A Connecticut Yankee in King Arthur's Court
|This article needs additional citations for verification. (August 2011)|
1889 frontispiece by Daniel Carter Beard, restored
|Genre||humor, satire, alternate history, science fiction, fantasy|
|Published||1889 (Charles L. Webster and Co.)|
|Preceded by||Adventures of Huckleberry Finn|
|Followed by||Pudd'nhead Wilson|
|Text||A Connecticut Yankee in King Arthur's Court at Wikisource|
A Connecticut Yankee in King Arthur's Court is an 1889 novel by American humorist and writer Mark Twain. The book was originally titled A Yankee in King Arthur's Court. Some early editions are titled A Yankee at the Court of King Arthur.
In the book, a Yankee engineer from Connecticut is accidentally transported back in time to the court of King Arthur, where he fools the inhabitants of that time into thinking he is a magician—and soon uses his knowledge of modern technology to become a "magician" in earnest, stunning the English of the Early Middle Ages with such feats as demolitions, fireworks and the shoring up of a holy well. He attempts to modernize the past, but in the end he is unable to prevent the death of Arthur and an interdict against him by the Catholic Church of the time, which grows fearful of his power.
Twain wrote the book as a burlesque of Romantic notions of chivalry after being inspired by a dream in which he was a knight himself, and severely inconvenienced by the weight and cumbersome nature of his armor.
The novel is a comedy that sees 6th-Century England and its medieval culture through Hank Morgan's view; he is a 19th-century resident of Hartford, Connecticut, who, after a blow to the head, awakens to find himself inexplicably transported back in time to early medieval England where he meets King Arthur himself. The fictional Mr. Morgan, who had an image of that time that had been colored over the years by romantic myths, takes on the task of analyzing the problems and sharing his knowledge from 1300 years in the future to modernize, Americanize, and improve the lives of the people.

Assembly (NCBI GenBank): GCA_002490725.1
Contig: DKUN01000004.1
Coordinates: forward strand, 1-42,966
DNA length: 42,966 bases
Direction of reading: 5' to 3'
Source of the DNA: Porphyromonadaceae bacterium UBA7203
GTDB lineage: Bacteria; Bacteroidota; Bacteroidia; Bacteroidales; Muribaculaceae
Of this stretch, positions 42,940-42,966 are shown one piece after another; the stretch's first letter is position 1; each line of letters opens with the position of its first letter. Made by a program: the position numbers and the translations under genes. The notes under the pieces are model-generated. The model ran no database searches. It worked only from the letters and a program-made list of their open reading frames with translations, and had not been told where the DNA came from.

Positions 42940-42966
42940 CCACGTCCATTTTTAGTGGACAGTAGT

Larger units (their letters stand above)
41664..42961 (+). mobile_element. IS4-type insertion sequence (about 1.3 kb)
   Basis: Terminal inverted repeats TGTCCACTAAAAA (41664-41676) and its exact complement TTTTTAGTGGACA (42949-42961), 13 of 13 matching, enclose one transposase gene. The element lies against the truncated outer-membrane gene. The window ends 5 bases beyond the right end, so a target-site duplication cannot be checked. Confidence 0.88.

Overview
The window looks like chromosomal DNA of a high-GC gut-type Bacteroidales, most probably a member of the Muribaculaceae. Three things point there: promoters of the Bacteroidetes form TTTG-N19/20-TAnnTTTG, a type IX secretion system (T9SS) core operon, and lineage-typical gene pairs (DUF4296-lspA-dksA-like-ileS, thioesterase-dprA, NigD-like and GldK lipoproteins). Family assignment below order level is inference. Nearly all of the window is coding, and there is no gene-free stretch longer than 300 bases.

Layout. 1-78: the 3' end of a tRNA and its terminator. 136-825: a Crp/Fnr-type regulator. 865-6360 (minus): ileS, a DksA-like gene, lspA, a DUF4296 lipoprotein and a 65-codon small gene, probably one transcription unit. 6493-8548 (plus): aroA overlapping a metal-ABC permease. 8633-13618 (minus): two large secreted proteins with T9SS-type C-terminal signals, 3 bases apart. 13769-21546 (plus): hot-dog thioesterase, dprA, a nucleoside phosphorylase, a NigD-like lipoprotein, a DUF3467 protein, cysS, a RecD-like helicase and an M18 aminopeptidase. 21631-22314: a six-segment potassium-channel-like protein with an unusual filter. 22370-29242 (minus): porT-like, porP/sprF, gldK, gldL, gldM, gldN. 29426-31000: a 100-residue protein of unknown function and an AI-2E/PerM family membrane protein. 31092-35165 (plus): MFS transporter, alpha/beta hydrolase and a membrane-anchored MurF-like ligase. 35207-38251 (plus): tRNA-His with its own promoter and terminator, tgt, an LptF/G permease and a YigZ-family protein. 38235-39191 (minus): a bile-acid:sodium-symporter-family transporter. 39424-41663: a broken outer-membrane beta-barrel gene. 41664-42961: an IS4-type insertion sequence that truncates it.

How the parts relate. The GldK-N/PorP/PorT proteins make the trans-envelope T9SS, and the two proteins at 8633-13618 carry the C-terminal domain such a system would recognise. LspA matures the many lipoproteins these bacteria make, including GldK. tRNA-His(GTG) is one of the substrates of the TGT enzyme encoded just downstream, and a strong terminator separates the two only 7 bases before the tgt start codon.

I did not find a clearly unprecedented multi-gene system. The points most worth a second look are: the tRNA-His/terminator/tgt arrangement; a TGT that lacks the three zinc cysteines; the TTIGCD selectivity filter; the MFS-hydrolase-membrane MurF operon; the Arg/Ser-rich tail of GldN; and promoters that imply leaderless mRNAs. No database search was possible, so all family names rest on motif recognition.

In addition, many passages are quoted directly from Sir Thomas Malory's Le Morte d'Arthur, a medieval Arthurian collection of legends and one of the earlier sources. The narrator who finds the Yankee in the "modern times" of Twain's nineteenth century is reading the book in the museum in which they both meet; later, characters in the story retell parts of it in Malory's original language. A chapter on medieval hermits also draws from the work of William Edward Hartpole Lecky.
Introduction to the "stranger"
The story begins as a first-person narrative in Warwick Castle, where a man details his recollection of a tale told to him by an "interested stranger" who is personified as a knight through his simple language and familiarity with ancient armor.